On Writing: Filling the Empty Spaces

Sep 12, 2016

Writing Artist Creative Writing
interior floor of room

Photo by robertoaiuto

The need to write comes from the need to make sense of one’s life and discover one’s usefulness.

~John Cheever

There is a reason most writers love coffee shops. It is the perfect place to people watch. And by nature, us writers are people watchers, observers, gazers. We are hoarders of subtlety and nuance. Of movement and emotion. Much of what shows up in our writing we have taken from our environment, from direct experience. It’s an input/output sort of thing. We take in what we see, filter it through our idiosyncratic imagination, and spit out our reinterpretation of it. For absolutely no reason. Except that we love meaning. We will take anything and attempt to extract some meaning out of it. A smile, a stain on the floor, a bruise, shattered glass, a sigh, the color ebony, a lost cause, the smell of mold, a shadow. Anything. It’s the way we make sense of the world. At least that’s how I interpret it.

Take this empty white space for example. Nothing exists here until I type these words, made up of individual letters. Empty space is a fascinatingly mysterious thing. It is completely objective, unattached to outcome, indifferent to the one who is typing. It does not exclude anyone or have favorites. Anyone is welcome. It is at once enveloping and expansive. Restrictive and unbounded. I honor it and fear it at the same time. It holds so much potential for beauty, for transformation, for understanding. And yet, also for misunderstanding, grief, and sorrow. This empty space shapes me as I write just as much as I am shaping it.

The girl with the long burgundy hair sits across from me eating a madeleine cookie. Her blue metal feather bracelet is a nice complement to her black-and-white rose tattoos on her right arm. She is too preoccupied with her phone to notice the lady in a wheelchair passing her by on her way to the restroom. You would think the first thing one would notice about this woman in the wheelchair would be her bright-colored tie dye shirt with the happy face on it. Or the shoulder purse on her lap covered with pictures of cats. But I notice her smile and her short grey hair, both of which you can tell she wears proudly. What challenges will these women both face today, I wonder? Which ones have they already overcome? What are they afraid of?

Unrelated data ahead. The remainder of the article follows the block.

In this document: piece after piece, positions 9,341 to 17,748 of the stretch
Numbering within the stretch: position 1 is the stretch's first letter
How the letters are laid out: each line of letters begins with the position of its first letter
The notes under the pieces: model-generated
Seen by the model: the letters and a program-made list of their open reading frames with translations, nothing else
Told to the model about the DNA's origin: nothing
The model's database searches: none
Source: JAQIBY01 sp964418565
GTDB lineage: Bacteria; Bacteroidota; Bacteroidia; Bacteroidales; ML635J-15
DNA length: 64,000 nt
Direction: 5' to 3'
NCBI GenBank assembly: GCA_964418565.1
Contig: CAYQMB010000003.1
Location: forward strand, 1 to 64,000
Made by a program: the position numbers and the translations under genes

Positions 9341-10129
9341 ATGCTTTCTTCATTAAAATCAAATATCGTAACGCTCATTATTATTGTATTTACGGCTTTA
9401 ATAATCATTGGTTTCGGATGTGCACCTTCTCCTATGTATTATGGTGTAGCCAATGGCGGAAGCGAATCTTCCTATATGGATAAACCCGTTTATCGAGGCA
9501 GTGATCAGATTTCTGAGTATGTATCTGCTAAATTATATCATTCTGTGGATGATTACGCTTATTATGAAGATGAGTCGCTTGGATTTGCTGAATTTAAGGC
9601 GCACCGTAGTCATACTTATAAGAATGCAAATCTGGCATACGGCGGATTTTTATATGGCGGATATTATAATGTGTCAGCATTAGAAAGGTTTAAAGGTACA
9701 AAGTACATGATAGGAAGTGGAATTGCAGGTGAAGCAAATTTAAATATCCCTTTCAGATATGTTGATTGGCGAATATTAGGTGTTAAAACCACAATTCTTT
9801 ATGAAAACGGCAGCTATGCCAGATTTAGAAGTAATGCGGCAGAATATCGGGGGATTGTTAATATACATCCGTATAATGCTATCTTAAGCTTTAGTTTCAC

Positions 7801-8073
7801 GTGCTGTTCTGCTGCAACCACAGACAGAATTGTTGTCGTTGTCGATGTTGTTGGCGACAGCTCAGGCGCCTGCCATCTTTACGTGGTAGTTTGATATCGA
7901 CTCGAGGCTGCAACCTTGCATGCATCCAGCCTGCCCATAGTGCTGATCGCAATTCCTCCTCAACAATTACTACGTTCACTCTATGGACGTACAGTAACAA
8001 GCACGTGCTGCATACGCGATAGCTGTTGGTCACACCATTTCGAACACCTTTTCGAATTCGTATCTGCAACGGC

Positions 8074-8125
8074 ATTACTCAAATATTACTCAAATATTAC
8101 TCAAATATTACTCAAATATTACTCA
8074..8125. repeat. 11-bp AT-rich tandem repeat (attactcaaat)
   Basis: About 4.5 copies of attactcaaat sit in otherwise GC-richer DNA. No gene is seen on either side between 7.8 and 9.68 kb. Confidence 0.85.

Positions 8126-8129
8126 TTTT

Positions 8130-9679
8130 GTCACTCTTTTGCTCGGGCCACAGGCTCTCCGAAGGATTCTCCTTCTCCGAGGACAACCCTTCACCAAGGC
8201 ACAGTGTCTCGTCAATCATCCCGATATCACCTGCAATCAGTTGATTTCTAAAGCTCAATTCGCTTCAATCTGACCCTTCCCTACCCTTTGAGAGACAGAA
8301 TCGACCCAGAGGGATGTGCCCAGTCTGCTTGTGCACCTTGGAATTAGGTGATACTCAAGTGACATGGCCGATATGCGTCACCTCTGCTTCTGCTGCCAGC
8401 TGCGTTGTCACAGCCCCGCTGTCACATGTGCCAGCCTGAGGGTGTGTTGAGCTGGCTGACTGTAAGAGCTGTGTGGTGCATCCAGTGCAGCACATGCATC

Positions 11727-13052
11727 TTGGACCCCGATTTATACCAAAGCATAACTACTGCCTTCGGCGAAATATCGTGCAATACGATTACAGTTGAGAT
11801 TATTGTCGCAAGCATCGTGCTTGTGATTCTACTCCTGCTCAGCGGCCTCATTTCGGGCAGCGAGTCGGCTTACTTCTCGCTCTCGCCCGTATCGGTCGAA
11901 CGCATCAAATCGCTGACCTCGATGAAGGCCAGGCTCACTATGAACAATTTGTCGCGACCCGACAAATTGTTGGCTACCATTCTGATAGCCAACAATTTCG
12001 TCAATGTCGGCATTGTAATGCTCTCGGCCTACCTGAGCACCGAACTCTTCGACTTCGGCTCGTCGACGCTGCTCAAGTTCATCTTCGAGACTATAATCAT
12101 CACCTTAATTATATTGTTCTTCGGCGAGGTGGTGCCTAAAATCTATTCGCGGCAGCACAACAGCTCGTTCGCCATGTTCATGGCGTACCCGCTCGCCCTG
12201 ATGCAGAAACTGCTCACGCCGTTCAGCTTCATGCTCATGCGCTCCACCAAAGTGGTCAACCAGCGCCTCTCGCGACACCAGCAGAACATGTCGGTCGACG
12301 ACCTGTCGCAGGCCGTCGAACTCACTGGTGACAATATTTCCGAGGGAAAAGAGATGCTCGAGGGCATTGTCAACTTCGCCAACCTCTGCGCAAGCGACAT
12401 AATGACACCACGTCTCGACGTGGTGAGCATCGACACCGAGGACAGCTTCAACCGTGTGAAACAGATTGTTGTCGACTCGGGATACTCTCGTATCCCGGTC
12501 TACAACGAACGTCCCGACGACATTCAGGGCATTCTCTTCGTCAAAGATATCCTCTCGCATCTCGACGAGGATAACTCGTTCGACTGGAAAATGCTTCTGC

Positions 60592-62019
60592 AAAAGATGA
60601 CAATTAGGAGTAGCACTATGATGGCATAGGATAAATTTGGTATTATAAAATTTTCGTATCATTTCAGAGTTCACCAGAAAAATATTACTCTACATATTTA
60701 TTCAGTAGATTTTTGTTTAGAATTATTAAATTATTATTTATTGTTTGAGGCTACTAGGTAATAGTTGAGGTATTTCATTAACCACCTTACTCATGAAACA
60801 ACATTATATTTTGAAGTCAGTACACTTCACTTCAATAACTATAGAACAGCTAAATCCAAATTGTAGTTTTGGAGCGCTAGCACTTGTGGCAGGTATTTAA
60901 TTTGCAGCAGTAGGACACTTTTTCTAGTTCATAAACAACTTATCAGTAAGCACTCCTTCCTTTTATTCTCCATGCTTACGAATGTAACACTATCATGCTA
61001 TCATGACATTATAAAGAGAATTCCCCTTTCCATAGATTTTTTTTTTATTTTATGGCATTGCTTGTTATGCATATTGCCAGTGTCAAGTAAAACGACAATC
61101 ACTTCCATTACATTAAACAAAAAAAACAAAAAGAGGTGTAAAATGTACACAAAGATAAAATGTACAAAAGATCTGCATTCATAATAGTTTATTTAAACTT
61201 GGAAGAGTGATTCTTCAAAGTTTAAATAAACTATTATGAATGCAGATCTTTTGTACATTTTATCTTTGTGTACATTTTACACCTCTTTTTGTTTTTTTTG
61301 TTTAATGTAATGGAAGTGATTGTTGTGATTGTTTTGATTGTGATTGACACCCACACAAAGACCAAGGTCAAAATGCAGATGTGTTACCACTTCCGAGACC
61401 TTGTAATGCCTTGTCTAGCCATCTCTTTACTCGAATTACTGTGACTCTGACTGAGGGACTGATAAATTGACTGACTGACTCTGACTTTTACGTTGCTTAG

I think to be a writer means to be full of questions more than answers. We write in response to questions we are asking ourselves, whether consciously or not. The questions teach us more about life and humanity than any answers ever could. Answers are simply what we arrive at; the questions contain the journey, the learning, the metamorphosis. We must continually ask what if, how, why, if we want our writing to serve a purpose larger than this small body we inhabit. I don’t have any answers; I’ve just learned how to ask the essential questions, unapologetically, and write my way to the answer.

And if I don’t arrive, I write anyway. Because that’s what writers do. We keep writing. We keep showing up to the empty space to face the unknown until we make it known, until we are intimately connected. We write in order to forget ourselves and become acquainted with ourselves simultaneously. That is the ultimate paradox of any art and creative work.

And should we find that on this journey we stumble upon any trace of meaning, my hope is that we share it with each other. The joy and responsibility of any artist who puts her work out into the world is to take the tools of her medium and shape them in such a way that fills the empty spaces of this earth we cohabit with some semblance of beauty and hope. Something to hold on to when the darkness is too much to bear.

Write like you’re clinging to the edge of a cliff, white knuckles, on your last breath, and you’ve got just one last thing to say, like you’re a bird flying over us and you can see everything, and please, for God’s sake, tell us something that will save us from ourselves.

~Alan W. Watts

I usually know it’s time to leave a coffee shop when my body begins to shiver from the AC they’re always blasting too high. And when I leave, the coffee shop rituals of visitors will continue — the pouring of cream, the stirring, the taking off and putting back on of lids, the disposal of empty cups. And the occasional mopping of spilled drinks. The chatter of conversation and the making of coffee fill the empty spaces in this place, along with the tapping of keyboards and the pleasant music up above. And life will go on.

As I look around one last time, this thought occurs to me — whatever spaces I fill in my lifetime, whether with my presence or with my words, I pray they and I are better for it. I hope they are filled with whatever beauty and hope I can draft up and leave behind. How fitting, that I see a sign on the wall above the registers that reads: “we fine tune every espresso shot until it flows like honey.” May I continue to write, until my life and my writing flow like honey.